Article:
The tube can have one or more baffles in the interior thereof. These baffles, when present, should extend axially along the length of the tube for at least a short distance (e.g., between the axial positions of two openings). In one embodiment, one or more baffles extend vertically from above the maximum liquid level (or maximum anticipated liquid level) to a position just above the uppermost liquid conveyer. In another embodiment, one or more baffles extend from just below the lowermost liquid conveyer to or about to the distal end of the tube. The baffle(s) within the tube serve to reduce non-axial flow within the tube.

As with the vessel, the exact materials and methods used to fabricate the tube are not critical. The materials should be selected so that the tube will economically exhibit sufficient strength, resilience, and corrosion resistance that it will have a reasonable useful life (e.g., preferably many years under the anticipated operating conditions). Plastics, metals, fiberglass, and laminate materials are among the materials from which the tube can be suitably fabricated.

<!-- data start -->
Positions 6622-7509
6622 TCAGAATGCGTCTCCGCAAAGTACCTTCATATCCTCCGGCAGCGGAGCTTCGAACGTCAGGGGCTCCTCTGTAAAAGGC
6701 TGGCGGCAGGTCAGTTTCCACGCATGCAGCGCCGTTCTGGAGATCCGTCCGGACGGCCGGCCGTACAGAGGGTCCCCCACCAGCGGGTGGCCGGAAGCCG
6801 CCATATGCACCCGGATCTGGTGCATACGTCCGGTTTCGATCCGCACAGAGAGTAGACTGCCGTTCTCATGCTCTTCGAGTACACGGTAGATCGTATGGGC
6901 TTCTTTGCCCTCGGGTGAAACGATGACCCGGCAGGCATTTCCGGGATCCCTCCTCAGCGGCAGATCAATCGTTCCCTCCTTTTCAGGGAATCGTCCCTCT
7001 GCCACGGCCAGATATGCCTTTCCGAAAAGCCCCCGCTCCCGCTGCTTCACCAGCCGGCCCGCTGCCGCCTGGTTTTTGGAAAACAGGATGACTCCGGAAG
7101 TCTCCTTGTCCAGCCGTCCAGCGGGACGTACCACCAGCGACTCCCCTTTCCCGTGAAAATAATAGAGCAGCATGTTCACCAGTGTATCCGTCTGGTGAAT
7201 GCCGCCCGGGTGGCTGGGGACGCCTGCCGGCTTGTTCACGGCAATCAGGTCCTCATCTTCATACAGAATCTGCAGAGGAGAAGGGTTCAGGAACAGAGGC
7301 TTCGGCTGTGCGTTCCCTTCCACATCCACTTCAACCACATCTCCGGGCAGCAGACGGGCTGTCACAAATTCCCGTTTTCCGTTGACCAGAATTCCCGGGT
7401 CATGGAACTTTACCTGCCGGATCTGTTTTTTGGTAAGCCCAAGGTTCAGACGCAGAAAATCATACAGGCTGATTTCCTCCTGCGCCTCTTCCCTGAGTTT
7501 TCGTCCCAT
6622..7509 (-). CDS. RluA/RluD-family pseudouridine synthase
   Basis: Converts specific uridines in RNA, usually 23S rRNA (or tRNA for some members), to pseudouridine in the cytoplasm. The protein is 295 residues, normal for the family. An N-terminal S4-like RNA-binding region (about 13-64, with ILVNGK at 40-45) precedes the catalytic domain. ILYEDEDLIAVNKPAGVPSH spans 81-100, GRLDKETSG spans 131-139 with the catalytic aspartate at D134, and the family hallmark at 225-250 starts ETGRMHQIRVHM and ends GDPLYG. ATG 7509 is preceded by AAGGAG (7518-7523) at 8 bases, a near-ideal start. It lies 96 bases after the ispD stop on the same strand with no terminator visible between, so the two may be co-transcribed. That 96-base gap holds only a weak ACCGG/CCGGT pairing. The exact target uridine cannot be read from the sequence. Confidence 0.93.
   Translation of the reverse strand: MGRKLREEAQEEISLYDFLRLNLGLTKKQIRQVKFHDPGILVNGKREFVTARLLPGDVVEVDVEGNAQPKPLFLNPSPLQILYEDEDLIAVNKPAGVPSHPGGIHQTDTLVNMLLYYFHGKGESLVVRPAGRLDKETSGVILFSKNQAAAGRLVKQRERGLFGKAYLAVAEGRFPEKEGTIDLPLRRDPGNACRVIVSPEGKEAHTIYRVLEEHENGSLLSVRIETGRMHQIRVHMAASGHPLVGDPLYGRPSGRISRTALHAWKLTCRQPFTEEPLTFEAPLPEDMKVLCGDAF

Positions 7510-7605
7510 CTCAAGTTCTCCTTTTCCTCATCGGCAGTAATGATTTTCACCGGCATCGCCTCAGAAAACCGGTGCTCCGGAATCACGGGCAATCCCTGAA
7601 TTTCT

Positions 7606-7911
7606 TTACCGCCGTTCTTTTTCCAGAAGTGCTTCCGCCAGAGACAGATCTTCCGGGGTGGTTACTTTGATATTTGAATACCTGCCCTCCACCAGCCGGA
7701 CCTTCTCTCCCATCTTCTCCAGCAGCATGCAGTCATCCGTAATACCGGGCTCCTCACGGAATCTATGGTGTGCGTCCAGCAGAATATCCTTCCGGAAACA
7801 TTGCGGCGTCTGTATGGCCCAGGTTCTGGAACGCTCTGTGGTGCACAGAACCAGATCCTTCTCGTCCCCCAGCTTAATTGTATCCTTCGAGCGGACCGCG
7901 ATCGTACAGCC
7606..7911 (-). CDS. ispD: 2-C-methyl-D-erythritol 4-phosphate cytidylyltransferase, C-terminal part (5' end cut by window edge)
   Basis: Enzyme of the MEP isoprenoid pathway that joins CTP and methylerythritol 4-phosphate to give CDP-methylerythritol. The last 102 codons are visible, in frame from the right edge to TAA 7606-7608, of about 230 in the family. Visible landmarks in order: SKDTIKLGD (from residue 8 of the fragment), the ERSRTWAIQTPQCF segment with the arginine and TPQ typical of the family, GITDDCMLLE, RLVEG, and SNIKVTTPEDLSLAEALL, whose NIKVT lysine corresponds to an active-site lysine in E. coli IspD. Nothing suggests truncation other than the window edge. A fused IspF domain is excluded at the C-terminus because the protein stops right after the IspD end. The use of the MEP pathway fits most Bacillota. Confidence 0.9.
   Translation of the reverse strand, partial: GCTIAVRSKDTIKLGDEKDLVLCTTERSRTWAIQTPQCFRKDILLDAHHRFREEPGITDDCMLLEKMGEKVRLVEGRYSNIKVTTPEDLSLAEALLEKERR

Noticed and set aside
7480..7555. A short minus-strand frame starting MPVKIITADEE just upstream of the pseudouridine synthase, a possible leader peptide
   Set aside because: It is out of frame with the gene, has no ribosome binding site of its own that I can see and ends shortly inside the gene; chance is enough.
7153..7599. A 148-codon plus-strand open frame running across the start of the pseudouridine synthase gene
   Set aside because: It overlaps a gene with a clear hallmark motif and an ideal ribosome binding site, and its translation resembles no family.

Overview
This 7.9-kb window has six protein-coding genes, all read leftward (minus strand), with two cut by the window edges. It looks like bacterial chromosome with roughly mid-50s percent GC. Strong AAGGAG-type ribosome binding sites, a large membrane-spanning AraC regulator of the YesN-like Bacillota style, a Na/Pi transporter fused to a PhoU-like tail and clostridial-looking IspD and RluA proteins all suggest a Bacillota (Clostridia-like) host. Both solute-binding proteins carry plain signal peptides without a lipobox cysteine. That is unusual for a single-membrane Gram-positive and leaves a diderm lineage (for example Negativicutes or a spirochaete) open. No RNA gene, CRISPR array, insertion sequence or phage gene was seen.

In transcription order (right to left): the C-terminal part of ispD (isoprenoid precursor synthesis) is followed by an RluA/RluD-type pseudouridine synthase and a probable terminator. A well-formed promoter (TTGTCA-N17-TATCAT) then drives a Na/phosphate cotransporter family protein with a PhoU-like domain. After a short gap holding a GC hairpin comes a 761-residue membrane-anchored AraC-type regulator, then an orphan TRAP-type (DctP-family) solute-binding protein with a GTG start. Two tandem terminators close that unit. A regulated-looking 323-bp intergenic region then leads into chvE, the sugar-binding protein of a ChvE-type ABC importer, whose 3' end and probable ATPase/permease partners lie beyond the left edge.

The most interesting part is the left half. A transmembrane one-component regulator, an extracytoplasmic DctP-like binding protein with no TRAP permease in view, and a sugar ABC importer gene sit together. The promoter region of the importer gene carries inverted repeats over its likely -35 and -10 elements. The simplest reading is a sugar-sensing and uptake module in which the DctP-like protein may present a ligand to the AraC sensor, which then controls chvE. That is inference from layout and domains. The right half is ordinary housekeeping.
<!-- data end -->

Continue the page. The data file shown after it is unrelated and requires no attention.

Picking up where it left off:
The Liquid Conveyor

The liquid conveyor serves to displace liquid along the tube toward its distal end, thereby providing the power input that drives fluid circulation in the digester vessel. The size, type, power, and means of connection of the liquid conveyor are not critical, so long as it is able to perform this function. The capacity of the liquid conveyor should be selected such that it can deliver the flow corresponding to a selected turnover time under the conditions of the hydraulic head anticipated in the vessel.

Numerous types of pumps and other liquid displacing devices are known, and substantially any of these can be used as the liquid conveyor in the digester described herein, at least with suitable fittings. The liquid conveyor should be adapted to the tube so that the liquid conveyor draws liquid from within the tube at a location that is at or below the level (i.e., the level along the axis of the tube) of at least one opening in the tube. The liquid conveyor should discharge liquid below the level of at least one opening in the tube, and preferably at a level below (i.e., more distal with respect to) every opening in the tube. Thus adapted to the tube, the liquid conveyor will expel liquid from the distal end of the tube, cause liquid in the vessel to circulate between the distal end of the tube and at least one opening thereof, and draw liquid and air in through one or more openings of the tube.